Located in Winter Park, part of Orlando’s sprawling suburban area, Ethos Vegan Kitchen does exactly what it says on the tin: serves up ethically sourced, vegan food while showcasing the potential of vegan cooking. Working with environmentally conscious local farmers and producers, and using organic ingredients as much as possible, the restaurant has built up a loyal following in the area. No wonder – it offers anything from pastas and pizzas to salads, sandwiches and mains, with a menu that is both tantalizing and rewarding, and which features regularly changing specials. Beer lovers will not be disappointed either, as Ethos Vegan Kitchen has sourced several high-quality organic brews to pair with any meal option.
Variety, in both cuisine and atmosphere, characterizes Orlando dining. Fun, casual meals and reliable chain restaurants fill the bill for many hungry tourists. Kids especially relish character breakfasts at Disney's Contemporary Resort and dinners at Universal's three resorts, where folks dine in good company – alongside Mickey Mouse, Goofy, Scooby Doo, and Curious George. The International Drive and Sand Lake Road areas feature a number of chain favorites that make good stand-bys, and themed eateries abound as well, including the jungle-like Rainforest Café and the Nascar Café. For upscale dining, restaurants like Atlantis at SeaWorld's Renaissance Resort and Victoria and Albert's at Disney's Grand Floridian Resort serve fresh seafood and impeccable American Continental cuisine. Plus, Disney's Lake Buena Vista area, EPCOT, Downtown Disney, and Universal Studios CityWalk promise eateries for all appetites and price ranges. Even celebrity chefs get in on the action: Emeril's features Continental cuisine with a Cajun kick. And if you're in downtown Orlando, take advantage of dining gems like Manuel's on the Twenty-Eighth, located atop the Nations Bank building. Suave, monied Winter Park also features superb restaurants, including the fashionable Park Plaza Gardens.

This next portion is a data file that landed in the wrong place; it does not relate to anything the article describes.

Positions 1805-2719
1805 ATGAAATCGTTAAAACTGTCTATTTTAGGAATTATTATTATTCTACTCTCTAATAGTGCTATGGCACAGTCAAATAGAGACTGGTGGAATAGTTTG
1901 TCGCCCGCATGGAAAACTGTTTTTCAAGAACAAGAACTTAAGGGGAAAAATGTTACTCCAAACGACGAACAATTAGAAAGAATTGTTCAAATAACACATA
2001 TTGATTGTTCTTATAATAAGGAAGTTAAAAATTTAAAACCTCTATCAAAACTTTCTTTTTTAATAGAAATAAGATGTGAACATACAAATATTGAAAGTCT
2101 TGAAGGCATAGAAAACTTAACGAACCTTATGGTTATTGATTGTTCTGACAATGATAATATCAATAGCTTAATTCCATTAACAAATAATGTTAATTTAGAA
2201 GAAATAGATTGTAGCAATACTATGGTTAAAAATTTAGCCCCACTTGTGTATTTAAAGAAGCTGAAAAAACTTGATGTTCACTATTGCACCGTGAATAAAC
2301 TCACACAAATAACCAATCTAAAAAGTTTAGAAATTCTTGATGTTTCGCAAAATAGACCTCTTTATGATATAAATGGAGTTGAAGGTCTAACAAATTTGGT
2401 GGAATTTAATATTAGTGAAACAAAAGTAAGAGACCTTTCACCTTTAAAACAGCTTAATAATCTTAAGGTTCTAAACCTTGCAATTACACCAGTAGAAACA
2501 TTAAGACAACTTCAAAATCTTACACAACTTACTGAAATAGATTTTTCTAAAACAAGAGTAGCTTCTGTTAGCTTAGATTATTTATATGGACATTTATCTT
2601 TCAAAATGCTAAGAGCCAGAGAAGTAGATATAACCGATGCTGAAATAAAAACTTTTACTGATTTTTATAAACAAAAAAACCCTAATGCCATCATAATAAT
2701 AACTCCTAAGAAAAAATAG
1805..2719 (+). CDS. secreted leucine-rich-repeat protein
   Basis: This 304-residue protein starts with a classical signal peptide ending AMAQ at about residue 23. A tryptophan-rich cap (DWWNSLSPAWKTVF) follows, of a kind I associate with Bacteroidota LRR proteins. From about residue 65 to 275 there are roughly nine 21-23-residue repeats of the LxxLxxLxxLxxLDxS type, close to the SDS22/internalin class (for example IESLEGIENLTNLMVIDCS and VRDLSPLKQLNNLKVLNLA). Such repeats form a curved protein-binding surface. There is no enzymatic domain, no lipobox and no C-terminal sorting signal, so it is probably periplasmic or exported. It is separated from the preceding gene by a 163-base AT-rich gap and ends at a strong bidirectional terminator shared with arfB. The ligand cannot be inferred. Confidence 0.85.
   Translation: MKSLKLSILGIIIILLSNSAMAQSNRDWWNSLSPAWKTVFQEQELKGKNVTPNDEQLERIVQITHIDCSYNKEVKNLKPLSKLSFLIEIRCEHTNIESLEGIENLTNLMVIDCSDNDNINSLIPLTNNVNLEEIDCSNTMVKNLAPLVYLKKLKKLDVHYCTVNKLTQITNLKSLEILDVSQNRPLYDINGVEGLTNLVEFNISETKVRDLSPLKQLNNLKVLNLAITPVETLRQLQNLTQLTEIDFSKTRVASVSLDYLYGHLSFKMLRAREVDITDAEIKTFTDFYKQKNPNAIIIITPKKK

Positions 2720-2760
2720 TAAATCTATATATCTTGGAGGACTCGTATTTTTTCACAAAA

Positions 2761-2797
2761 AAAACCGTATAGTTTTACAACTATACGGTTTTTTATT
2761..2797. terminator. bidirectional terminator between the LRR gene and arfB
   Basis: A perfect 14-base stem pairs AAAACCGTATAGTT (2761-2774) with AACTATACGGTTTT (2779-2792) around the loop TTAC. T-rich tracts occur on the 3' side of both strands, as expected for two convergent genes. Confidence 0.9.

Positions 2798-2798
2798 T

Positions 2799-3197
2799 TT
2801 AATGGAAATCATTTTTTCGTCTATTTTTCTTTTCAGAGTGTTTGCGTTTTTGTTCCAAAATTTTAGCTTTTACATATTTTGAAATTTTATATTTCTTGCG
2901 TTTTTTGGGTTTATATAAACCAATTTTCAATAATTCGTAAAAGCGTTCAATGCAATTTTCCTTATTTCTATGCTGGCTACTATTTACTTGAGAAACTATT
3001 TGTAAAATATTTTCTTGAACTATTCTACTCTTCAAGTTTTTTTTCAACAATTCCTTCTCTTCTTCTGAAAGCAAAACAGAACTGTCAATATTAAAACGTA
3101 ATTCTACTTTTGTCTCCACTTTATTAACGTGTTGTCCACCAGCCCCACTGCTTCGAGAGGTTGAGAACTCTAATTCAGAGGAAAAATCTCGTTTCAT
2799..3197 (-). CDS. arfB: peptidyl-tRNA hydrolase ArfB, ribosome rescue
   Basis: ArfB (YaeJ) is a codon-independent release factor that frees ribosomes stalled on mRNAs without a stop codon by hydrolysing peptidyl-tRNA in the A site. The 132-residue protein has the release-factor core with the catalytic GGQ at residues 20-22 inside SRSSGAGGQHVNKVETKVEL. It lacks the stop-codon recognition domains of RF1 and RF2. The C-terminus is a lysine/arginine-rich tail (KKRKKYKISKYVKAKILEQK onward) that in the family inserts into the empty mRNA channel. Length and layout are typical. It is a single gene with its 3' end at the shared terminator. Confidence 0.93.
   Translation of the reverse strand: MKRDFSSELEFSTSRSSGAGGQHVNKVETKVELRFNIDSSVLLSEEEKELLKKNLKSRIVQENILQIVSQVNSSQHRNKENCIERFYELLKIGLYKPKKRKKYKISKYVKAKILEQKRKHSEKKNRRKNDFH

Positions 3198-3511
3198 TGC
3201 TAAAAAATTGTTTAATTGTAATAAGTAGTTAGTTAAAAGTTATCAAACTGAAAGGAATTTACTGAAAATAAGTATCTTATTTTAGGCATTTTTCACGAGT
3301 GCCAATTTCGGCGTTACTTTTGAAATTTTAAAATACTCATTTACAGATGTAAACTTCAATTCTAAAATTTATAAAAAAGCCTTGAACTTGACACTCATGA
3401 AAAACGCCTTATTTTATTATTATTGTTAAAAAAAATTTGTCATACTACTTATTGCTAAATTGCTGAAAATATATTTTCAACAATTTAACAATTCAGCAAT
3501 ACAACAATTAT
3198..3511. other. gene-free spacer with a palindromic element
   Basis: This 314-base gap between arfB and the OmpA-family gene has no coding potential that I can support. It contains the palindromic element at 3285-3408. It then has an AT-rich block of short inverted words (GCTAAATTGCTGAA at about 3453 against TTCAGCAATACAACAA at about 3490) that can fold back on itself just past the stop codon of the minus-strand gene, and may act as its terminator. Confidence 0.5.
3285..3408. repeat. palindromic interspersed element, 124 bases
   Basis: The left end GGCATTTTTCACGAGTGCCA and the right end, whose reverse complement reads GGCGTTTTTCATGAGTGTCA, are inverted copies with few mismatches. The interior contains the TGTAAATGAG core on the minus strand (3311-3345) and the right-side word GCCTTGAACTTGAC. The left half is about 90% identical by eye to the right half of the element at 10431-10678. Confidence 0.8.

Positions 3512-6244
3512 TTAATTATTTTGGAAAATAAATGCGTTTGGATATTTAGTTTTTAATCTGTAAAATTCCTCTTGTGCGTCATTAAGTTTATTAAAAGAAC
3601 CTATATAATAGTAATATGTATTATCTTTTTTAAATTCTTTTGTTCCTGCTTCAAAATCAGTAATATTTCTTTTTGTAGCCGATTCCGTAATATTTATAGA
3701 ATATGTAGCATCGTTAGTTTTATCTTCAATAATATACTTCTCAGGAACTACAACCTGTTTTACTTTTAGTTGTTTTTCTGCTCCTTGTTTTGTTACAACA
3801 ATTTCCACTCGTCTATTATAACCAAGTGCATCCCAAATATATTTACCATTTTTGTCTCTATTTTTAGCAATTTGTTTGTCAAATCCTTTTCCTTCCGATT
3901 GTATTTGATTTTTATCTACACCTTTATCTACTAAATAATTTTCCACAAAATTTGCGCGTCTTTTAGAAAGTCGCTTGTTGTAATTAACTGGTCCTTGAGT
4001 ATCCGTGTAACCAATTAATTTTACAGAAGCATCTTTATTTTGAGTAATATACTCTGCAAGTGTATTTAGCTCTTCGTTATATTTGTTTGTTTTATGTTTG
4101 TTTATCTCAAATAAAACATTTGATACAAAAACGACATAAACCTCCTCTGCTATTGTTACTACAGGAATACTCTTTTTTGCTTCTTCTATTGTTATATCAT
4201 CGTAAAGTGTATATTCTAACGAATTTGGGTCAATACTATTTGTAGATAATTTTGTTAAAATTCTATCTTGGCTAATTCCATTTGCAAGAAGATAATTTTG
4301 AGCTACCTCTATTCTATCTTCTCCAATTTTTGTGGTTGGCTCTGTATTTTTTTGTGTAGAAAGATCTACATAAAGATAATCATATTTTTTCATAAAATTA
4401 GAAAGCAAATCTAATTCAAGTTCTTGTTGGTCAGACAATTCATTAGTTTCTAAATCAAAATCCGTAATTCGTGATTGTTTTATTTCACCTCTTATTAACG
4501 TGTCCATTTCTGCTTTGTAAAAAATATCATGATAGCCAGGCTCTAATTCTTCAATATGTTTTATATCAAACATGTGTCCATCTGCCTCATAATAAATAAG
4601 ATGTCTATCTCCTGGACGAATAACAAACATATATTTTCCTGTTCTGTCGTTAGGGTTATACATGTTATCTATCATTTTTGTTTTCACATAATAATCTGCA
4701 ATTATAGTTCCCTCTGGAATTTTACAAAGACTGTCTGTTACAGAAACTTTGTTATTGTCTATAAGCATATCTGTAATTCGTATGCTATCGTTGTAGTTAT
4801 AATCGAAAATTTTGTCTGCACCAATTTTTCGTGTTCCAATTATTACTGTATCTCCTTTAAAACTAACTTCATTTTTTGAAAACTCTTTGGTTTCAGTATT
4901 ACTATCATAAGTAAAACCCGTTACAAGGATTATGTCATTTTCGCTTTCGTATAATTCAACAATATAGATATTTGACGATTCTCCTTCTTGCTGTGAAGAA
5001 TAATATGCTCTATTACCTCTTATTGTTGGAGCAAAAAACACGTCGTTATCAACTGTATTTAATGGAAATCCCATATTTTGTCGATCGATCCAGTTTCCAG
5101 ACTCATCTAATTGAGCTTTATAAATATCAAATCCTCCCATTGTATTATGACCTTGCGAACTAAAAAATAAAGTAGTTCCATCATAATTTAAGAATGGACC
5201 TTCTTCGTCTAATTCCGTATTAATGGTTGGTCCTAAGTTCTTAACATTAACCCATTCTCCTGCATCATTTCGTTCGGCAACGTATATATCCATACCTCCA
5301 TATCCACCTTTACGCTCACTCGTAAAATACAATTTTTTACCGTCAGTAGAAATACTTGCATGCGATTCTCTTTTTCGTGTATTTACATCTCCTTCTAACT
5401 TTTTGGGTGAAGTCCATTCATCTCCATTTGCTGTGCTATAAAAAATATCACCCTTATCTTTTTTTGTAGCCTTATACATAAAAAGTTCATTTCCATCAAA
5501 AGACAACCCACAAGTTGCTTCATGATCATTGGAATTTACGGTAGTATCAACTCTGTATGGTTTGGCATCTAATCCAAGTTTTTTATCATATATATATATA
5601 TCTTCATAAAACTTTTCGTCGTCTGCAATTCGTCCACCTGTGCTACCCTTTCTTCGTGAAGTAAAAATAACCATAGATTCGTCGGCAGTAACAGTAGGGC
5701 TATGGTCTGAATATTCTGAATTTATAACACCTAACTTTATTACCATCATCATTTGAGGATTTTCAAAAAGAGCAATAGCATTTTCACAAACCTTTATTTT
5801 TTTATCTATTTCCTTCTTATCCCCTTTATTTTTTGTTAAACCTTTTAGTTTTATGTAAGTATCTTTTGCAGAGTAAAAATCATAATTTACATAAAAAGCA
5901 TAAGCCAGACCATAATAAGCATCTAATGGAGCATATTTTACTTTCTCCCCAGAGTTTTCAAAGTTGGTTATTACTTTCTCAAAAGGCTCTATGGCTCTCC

Prato’s style of cooking can be defined as classic Italian with an emphasis on local ingredients. This, coupled with the restaurant’s sleek wood-and-brick decor, makes for a modern dining experience with a cool, rustic vibe. A signature special beloved by locals is the Widowmaker pizza, which is topped with caciocavallo cheese, romesco, fennel sausage and an egg in the center. A small yet eclectic selection of pastas and secondi awaits, where dishes change seasonally – and daily, depending what fresh ingredients are available. Chef Brandon McGlamery, who is also responsible for the success of the hugely popular Luma on Park, located a few steps down Park Avenue, reassures that his restaurants ‘stick to seasonally directed and ingredient-driven as our motto’.

After that, we move hotter. A yellow one from Scotch bonnet peppers that’s about a six, a delicious Barbados-style pepper sauce made with mustard and having a molasses-like taste, a barbecue-style sauce from San Antonio made with ancho and morita peppers, a spicy peanut butter made from a traditional Haitian recipe, and a floral, fruity habanero sauce from Japan made with Citra hops and a bit of mango. After a half-dozen sauces, my palate becomes pretty fatigued. “If you push yourself past your comfort level, your brain’s not going to care about the taste,” Chaimberg says.